Fish and shellfish are an important part of a healthy diet. Fish and shellfish contain high- quality protein and other essential nutrients, are low in saturated fat, and contain omega-3 fatty acids. A well-balanced diet that includes a variety of fish and shellfish can contribute to heart health and children’s proper growth and development. So, women and young children in particular should include fish or shellfish in their diets due to the many nutritional benefits.
However, nearly all fish and shellfish contain traces of mercury. For most people, the risk from mercury by eating fish and shellfish is not a health concern. Yet, some fish and shellfish contain higher levels of mercury that may harm an unborn baby or young child’s developing nervous system. The risks from mercury in fish and shellfish depend on the amount of fish and shellfish eaten and the levels of mercury in the fish and shellfish. Therefore, the Food and Drug Administration (FDA) and the Environmental Protection Agency (EPA) are advising women who may become pregnant, pregnant women, nursing mothers, and young children to avoid some types of fish and eat fish and shellfish that are lower in mercury.
By following these 3 recommendations for selecting and eating fish or shellfish, women and young children will receive the benefits of eating fish and shellfish and be confident that they have reduced their exposure to harmful effects of mercury.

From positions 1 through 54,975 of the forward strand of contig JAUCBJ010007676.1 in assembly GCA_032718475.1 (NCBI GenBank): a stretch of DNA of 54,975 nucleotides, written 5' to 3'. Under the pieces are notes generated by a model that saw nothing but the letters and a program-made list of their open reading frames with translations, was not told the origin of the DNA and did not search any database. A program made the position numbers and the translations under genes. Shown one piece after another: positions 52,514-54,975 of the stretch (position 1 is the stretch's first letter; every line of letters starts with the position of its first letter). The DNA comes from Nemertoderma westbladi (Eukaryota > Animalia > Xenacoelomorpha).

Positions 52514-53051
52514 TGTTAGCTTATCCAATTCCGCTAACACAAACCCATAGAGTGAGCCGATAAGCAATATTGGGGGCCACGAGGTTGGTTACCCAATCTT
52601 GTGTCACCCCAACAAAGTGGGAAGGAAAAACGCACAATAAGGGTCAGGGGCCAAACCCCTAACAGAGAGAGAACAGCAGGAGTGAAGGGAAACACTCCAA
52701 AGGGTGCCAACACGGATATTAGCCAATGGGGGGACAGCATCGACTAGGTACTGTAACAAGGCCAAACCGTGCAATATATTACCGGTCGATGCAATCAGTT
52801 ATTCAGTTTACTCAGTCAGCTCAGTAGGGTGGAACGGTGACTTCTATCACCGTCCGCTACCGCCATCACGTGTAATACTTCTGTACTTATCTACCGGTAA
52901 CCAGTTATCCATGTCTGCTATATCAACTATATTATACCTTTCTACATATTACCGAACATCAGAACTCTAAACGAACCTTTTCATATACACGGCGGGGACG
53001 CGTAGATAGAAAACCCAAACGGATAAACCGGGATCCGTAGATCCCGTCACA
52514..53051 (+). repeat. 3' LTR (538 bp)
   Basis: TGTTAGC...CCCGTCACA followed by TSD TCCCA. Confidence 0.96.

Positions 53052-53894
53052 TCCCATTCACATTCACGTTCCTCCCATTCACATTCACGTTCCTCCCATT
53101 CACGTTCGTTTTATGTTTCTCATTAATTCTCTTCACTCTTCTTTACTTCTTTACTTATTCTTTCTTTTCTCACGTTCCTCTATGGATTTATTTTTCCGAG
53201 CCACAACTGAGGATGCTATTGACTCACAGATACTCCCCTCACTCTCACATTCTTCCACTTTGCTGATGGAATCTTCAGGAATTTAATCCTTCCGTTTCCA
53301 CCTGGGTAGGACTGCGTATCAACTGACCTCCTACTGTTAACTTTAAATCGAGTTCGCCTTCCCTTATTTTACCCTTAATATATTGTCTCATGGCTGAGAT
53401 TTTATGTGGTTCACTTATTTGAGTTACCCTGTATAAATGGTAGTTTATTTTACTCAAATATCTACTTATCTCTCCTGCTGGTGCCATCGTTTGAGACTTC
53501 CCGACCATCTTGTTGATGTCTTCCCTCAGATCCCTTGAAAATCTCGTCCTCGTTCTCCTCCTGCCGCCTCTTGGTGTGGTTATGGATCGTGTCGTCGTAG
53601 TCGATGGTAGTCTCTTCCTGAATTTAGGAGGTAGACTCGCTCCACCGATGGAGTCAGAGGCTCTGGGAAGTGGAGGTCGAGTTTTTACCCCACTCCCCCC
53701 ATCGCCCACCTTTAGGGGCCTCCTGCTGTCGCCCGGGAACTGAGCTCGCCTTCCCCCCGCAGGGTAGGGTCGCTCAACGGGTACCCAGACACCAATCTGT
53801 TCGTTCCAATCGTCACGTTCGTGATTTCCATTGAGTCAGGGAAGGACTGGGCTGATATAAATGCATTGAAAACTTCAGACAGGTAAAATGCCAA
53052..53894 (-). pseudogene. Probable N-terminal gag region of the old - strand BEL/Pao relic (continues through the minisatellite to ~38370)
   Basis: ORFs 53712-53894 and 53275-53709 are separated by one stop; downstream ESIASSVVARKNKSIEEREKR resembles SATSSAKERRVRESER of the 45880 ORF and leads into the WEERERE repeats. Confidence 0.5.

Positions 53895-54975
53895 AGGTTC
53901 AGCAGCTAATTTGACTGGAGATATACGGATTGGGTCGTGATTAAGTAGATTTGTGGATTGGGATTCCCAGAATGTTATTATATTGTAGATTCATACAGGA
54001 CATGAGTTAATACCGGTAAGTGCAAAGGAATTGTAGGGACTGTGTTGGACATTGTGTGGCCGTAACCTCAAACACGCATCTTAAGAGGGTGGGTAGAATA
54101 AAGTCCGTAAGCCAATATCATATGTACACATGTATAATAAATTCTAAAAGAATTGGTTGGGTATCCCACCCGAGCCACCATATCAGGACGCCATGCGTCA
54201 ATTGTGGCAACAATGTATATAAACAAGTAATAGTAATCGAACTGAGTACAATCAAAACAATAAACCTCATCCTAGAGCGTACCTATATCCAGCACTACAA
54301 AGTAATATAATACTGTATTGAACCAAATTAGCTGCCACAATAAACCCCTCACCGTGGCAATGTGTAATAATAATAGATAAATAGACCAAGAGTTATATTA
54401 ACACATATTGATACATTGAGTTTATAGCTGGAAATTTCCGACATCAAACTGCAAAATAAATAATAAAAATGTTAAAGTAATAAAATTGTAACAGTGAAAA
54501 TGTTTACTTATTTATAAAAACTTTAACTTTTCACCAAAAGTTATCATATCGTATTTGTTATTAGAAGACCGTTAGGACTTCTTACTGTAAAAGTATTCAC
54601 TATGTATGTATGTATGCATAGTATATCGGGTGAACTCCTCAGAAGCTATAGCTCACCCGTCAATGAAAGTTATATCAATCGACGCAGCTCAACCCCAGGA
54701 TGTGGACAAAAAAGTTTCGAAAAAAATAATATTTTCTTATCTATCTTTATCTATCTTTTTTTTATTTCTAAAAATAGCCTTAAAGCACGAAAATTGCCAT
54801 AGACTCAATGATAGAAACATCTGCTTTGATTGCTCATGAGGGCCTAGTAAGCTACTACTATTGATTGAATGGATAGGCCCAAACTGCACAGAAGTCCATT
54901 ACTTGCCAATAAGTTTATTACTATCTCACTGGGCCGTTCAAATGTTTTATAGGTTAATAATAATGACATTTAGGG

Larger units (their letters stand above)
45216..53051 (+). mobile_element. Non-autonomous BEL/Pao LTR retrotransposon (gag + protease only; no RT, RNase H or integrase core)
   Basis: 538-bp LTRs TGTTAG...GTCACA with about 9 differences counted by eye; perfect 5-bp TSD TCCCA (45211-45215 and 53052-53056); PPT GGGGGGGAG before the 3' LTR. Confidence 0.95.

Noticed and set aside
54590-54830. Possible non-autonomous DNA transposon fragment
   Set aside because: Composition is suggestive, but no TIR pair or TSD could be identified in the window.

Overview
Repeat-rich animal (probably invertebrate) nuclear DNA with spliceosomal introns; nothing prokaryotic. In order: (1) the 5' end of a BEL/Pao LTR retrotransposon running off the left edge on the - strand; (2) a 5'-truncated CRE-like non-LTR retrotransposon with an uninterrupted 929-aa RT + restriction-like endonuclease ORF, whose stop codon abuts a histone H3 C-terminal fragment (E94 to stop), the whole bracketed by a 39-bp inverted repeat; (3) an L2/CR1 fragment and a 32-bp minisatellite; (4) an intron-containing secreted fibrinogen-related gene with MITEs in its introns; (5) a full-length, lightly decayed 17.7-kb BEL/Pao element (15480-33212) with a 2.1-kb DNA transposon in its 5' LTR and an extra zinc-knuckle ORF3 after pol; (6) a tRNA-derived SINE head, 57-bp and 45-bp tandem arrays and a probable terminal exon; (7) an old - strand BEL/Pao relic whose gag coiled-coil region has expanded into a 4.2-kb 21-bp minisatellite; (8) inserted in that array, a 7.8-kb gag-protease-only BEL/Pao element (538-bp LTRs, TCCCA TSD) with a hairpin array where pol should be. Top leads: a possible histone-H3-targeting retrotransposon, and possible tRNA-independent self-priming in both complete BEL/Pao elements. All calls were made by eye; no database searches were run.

1. These contain high levels of mercury, so do not eat them
2. Eat up to 12 ounces (2 average meals) a week of a variety of fish and shellfish that are lower in mercury.
3. Check local advisories about the safety of fish caught by family and friends in your local lakes, rivers, and costal areas. Frequently Asked Questions about Mercury in Fish and Shellfish:
If you regularly eat types of fish that are high in methylmercury, it can accumulate in your bloodstream over time. Methylmercury is removed from the body naturally, but it may take over a year for the levels to drop significantly. Thus, it may be present in a woman even before she becomes pregnant.
This is the reason why women who are trying to become pregnant should also avoid eating certain types of fish.
Before you go fishing, check your Fishing Regulations Booklet for information about recreationally caught fish. You can also contact your local health department for information about local advisories. You need to check local advisories because some kinds of fish and shellfish caught in your local waters may have higher or much lower than average levels of mercury. This depends on the levels of mercury in the water in which the fish are caught. Those fish with much lower levels may be eaten more frequently and in larger amounts.
For further information about the risks of mercury in fish and shellfish call the U.S. Food and Drug Administration’s food information line toll-free at 1-888-SAFEFOOD or visit the FDA’s Food Safety website. For further information about the safety of locally caught fish and shellfish, visit the Environmental Protection Agency’s Fish Advisory website or contact your State of Local Health Department. A list of state or local health department contacts is available. Click on Federal, State, and Tribal Contacts. For information on EPA’s actions to control mercury, visit EPA’s mercury website.
Page Last Updated: 06/24/2013
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